What a gift homeschooling is. Over my years as a educational consultant, I have had the privilege of seeing many students who struggle. I have also had the privilege of seeing many homeschool parents who are grateful for the opportunity to homeschool and willing to do what it takes to help their children. Gifted children, challenged children, perfectionists, and those who are disabled—all can find success with homeschooling.
The heart of their parents has been inspirational. They will read, learn, listen, discuss, and pray for wisdom. Often the world's counsel has been discouraging, so they often come with a hope, but not much in the way of tangible encouragement. My pleasure is to help them customize their homeschooling program to meet their child's particular needs. That is one of the wonders of homeschooling. There is no limit to the innovation and adaptation that can take place, fitting curricula to needs, teachers to students, schedules to stamina, interests to motivation.
While all children need a program that fits them particularly, there are those children who desperately need this chance for success. Ruth Beechick has often reminded us not to be afraid to blaze your own trail and make the most of what works. Don't worry about what your homeschooling friends do or use. Remember, you are God's perfect provision for your child. Don't be apologetic, be proactive. Don't hold back, go forward in confidence. Your calling to homeschool your precious children will carry you.
Let your curriculum choices flow from your own relationship with your children and with God. There is a wealth of information on the Internet or at your local curriculum fair that helps you figure out what’s available. Here are some practical ideas that we hope will help.
Use your own sense of what is best and don’t rely too much on the advice of others. I know moms who relied on others and later regretted it. I have done this too. For guidance on general expectations, you can use information in Dr. Ruth Beechick’s books for a “spine,” as some people like to call it. But do not follow this, or any spine, slavishly. Choose what you think is best, and make changes when they seem needed. God will guide you.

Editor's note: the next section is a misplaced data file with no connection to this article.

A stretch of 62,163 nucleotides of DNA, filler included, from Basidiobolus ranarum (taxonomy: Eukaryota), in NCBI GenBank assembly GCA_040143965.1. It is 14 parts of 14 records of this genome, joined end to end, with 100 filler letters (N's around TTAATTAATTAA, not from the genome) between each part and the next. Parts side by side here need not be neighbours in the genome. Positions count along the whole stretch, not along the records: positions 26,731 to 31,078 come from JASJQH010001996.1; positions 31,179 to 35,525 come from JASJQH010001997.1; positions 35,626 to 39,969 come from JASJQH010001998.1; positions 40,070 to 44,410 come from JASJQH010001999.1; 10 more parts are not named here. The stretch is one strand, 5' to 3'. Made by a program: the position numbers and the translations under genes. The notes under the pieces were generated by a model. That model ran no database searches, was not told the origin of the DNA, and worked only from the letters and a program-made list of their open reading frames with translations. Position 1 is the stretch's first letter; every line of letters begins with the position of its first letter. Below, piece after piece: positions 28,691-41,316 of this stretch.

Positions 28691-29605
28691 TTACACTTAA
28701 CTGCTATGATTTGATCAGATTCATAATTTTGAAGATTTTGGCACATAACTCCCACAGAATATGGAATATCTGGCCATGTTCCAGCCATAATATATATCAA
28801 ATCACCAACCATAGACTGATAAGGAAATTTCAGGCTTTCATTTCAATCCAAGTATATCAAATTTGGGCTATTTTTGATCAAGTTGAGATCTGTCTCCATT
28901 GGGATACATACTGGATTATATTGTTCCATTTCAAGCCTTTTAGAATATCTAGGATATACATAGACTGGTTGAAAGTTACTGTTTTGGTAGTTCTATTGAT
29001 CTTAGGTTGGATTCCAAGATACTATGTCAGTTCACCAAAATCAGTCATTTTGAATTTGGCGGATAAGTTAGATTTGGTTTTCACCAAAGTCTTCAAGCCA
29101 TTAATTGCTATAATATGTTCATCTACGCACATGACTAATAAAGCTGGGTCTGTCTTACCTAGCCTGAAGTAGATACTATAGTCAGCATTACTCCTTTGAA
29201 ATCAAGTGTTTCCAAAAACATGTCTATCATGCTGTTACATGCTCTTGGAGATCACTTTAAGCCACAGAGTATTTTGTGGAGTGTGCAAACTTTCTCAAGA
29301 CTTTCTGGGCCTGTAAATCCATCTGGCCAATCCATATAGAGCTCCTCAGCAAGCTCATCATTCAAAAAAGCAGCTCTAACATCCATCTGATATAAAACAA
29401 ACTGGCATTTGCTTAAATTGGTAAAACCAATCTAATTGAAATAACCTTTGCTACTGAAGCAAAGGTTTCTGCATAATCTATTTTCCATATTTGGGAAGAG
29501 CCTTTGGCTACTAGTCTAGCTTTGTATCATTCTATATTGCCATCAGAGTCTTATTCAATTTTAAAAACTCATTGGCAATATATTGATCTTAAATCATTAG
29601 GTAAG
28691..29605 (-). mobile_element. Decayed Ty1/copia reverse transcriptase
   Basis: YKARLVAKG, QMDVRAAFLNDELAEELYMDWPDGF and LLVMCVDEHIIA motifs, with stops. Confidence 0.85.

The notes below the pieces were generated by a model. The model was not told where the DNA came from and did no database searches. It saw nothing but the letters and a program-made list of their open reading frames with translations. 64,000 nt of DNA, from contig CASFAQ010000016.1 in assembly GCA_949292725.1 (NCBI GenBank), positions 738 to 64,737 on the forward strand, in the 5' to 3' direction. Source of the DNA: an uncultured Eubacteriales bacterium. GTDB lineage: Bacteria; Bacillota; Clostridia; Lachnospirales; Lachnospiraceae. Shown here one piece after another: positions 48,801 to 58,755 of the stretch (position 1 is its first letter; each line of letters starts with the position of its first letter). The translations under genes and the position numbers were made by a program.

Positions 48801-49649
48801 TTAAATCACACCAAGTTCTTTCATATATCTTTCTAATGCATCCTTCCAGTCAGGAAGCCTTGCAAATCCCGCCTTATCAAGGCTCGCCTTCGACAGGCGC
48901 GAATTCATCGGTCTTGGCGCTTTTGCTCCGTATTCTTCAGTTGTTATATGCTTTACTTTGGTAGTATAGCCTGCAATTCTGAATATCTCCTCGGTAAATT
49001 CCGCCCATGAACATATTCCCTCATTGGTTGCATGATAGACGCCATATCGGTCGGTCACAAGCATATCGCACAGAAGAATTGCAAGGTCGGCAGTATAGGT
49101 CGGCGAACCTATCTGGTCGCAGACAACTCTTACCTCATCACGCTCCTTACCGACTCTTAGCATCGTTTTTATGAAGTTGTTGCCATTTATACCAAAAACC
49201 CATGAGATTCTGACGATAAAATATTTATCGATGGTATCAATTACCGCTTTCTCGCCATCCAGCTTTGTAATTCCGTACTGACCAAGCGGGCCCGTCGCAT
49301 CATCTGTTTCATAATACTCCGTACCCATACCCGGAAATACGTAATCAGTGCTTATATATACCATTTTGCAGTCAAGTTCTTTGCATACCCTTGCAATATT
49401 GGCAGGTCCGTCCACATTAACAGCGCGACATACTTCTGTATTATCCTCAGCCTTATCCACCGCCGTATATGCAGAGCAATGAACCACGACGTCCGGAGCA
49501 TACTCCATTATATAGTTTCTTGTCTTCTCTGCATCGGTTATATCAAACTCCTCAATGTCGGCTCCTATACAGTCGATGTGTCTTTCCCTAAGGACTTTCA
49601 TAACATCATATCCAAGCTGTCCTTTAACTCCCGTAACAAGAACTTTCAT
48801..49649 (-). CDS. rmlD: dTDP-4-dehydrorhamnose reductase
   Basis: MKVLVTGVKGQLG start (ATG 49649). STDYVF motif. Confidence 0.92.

Good curriculum offers flexibility, so you can use it the way that best fits your children. Keep it as your servant, not your master. If the curriculum demands total adherence for success, you can ignore that demand. Or even choose another curriculum if that seems easier.
A curriculum may come to you highly recommended¸ but you must have God’s peace in using it. If you feel stressed when you use a curriculum, it is easy to transfer the stress to your children. God has a perfect plan for your family. Seek that plan rather than just follow the path of those around you. When you strive too hard to keep up with schoolwork, or constantly pressure children to finish their work, you may want to rethink your choices.
You want both good fruit and peace when using curriculum. So begin by choosing the best you can, but remember that you can make changes at any time.